The Global Accountability Platform (COVID GAP) blog series.
July 21, 2022
By Nellie Bristol
COVID-19 created a real-world stress test for pandemic preparedness and response. While there were some successes, many systems showed dangerous faults. The authors of national health emergency capacity assessments have analyzed those failings and incorporated lessons learned into revised tools, creating more comprehensive readiness benchmarks for future pandemics. But while the revisions expand the scope and rigor of preparedness measurements, most countries already were failing to meet standards laid out in earlier versions. Protecting lives and economies from the next crisis will take an influx of financial and technical resources, new approaches that break down capacity building into manageable tasks, and sustained, proactive leadership to ensure effective implementation.
The 3rd edition of the World Health Organization’s Joint External Evaluation (JEE) Tool, released at the end of June, takes aim at several shortcomings revealed by COVID. First launched in 2016 and revised in 2018, the JEE provides a framework used by external reviewers to assess gaps in national core capacities required by the International Health Regulations. The new version provides a range of more detailed contextual and technical questions for reviewers to consider and incorporates new and revised indicators into the 19 technical areas included in the tool. Among areas that will be more comprehensively examined are national health threat alert systems, analysis and information sharing, and management of health emergency response.
New indicators provide more detailed assessments of emergency readiness and logistics and supply chain management, both dangerous COVID weaknesses. Others measure policies related to sanitary animal practices, spurred by indications that that COVID infection was at least amplified in a Wuhan wet market, and workforce surge capacity, a response to a vast overtaxing of medical personnel and public health leadership over the last several years. To help address inequities exposed and exacerbated by the pandemic, the JEE places a particular emphasis on gendered approaches to preparedness and response.
COVID lessons were incorporated into other health security capacity assessments as well. The Global Health Security Index, produced jointly by the Nuclear Threat Initiative, the Johns Hopkins University Center for Health Security, and Economist Impact, added 31 new measures to its 2021 version. Based on publicly available data, including the JEE, the Index assesses health emergency capacities and enabling environments—political, regulatory, and social—of all 195 countries. Measures added based on analyses of COVID weaknesses include risk identification for zoonotic spillover, scaling capacity for pathogen testing and lab facilities, and ability to implement non-pharmaceutic interventions, such as masking requirements and stay-at-home orders. The 2021 Index showed that even as many countries proved they could ramp up new capacities during the pandemic, some responses were crippled by long-unaddressed weaknesses, such as lack of health care surge capacity and critical medical supplies.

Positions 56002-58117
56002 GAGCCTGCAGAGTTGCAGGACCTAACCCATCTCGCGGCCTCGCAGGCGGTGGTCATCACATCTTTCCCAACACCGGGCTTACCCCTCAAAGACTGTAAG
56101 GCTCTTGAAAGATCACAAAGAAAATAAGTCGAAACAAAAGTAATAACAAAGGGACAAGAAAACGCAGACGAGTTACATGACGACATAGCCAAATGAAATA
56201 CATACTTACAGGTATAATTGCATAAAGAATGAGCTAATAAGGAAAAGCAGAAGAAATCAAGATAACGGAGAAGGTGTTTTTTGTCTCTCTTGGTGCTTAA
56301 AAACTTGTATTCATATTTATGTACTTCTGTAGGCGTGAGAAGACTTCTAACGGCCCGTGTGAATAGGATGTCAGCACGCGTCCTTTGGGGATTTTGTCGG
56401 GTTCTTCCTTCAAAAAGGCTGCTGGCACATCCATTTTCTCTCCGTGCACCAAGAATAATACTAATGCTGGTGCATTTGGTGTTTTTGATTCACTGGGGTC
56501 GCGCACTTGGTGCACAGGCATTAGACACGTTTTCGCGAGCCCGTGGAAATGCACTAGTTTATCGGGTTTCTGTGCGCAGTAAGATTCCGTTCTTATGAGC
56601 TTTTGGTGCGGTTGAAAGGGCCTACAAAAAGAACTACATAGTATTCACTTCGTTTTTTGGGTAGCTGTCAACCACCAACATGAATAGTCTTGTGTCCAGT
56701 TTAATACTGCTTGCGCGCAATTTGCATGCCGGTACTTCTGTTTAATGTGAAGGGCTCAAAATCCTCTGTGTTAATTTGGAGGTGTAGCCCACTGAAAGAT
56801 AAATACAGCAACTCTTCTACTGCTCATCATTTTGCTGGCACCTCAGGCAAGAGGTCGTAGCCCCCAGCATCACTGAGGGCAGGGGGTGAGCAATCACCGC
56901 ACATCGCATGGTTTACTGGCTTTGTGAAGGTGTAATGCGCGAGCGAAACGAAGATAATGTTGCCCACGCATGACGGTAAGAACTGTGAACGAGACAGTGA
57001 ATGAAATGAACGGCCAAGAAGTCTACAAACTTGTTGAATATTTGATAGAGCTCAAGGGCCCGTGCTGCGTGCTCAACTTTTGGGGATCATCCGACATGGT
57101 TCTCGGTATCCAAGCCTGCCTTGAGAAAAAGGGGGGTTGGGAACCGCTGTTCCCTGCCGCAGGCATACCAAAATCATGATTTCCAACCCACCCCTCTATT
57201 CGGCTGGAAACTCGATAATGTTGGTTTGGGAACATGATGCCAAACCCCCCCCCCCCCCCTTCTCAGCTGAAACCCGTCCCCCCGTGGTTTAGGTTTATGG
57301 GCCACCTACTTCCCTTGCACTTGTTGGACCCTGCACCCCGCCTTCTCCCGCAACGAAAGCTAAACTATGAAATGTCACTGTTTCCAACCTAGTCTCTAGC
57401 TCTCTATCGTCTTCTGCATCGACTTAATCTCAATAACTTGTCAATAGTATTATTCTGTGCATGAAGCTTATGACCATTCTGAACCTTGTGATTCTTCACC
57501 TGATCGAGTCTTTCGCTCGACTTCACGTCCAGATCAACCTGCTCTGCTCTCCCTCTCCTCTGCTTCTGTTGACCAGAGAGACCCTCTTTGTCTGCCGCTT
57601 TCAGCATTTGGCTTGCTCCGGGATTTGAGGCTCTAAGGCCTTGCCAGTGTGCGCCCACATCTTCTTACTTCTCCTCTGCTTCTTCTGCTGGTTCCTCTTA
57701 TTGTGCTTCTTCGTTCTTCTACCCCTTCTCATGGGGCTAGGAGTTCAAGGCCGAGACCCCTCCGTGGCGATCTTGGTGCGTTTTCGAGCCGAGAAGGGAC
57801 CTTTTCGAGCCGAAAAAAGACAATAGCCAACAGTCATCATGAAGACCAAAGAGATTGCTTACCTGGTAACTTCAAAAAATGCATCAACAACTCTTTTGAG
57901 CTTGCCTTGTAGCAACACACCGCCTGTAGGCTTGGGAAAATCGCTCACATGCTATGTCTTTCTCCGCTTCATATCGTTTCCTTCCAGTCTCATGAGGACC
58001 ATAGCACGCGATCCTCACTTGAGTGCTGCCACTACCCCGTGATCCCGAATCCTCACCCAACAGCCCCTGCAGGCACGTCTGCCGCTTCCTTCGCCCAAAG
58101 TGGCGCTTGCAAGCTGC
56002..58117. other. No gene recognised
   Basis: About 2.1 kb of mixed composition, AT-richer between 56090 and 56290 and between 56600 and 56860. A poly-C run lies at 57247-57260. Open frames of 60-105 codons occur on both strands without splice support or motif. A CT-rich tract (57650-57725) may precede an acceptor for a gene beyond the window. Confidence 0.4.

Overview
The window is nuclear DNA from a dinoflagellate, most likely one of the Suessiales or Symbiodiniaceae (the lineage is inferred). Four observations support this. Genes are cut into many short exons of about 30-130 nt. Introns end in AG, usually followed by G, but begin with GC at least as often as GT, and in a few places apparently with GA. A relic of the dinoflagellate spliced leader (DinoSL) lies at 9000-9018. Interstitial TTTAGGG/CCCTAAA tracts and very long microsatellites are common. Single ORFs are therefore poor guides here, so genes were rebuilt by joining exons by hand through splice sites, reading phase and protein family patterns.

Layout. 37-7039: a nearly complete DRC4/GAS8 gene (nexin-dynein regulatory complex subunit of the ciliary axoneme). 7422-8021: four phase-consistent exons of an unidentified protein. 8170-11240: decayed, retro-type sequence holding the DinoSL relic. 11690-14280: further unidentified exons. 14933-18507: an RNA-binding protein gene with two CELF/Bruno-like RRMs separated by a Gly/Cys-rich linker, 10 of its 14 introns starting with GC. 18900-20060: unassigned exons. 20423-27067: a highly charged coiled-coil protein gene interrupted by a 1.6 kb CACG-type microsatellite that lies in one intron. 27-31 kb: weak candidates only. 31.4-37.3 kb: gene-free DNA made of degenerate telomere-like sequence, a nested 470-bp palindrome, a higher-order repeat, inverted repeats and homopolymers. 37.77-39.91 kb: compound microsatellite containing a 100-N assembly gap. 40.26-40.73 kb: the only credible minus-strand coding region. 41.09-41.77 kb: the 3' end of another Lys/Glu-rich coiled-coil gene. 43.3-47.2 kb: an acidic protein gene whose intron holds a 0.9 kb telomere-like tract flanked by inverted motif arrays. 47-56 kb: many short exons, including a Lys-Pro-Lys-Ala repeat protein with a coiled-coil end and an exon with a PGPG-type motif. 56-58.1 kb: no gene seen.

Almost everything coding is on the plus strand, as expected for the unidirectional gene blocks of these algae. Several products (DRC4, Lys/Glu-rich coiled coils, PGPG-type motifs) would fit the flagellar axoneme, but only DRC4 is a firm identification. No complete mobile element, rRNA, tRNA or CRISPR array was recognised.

Both the JEE and GHS Index also place new emphasis on border control operations and effective public health communications, areas that caused concern early in the pandemic. In a measure authors likely did not even consider before COVID hit, the assessments include evaluations of misinformation and disinformation management, with the Index focusing on accurate messages from national leaders.
While there has been criticism of both JEEs and the Index, they help countries understand their state of preparedness and provide quantitative measures to track improvements. They also highlight the multisectoral nature of successful pandemic response and provide specific investment targets for international financing. But even with COVID’s devastation top of mind and clear examples of what went wrong, many countries still have struggled to bolster preparedness meaningfully for the long term. The overall score for countries from the inaugural GHS Index in 2019 and in 2021 continue to show dangerous preparedness gaps in virtually every country. Further, while 116 countries had completed a JEE by end of May 2022, implementation of resulting National Action Plans for Health Security, aimed at mitigating identified weaknesses, has lagged.
While using the harsh reality of COVID-19 to augment existing capacity assessments should result in more effective preparedness, meeting the new standards will require reinvigorated leadership and new implementation approaches. WHO and others are exploring capacity development methods that focus on achievement of discrete improvements over a specified time frame to spur more effective action. As many countries already are overwhelmed by the scope of the task, providing technical and financial support for countries to move on a smaller number of self-identified priorities will be even more critical under the new indices.
COVID-19 offers a frightening vision of our global future as epidemics and pandemics become more common. While assessments and remediation strategies are critical to improving health security, safeguarding the world from even greater losses requires new implementation approaches and proactive leadership to ensure needed capacities move from plans to tangible protections.
The Duke Global Health Innovation Center is a proud partner of the COVID Global Accountability Platform (COVID GAP). The COVID GAP blog aims to provide thoughtful, timely analysis and insights on important news and developments, guided by our ongoing research, analysis, and stakeholder engagement.
Return to the Duke Global Health Innovation Center blog series.
Visit the Innovations in Healthcare blog series.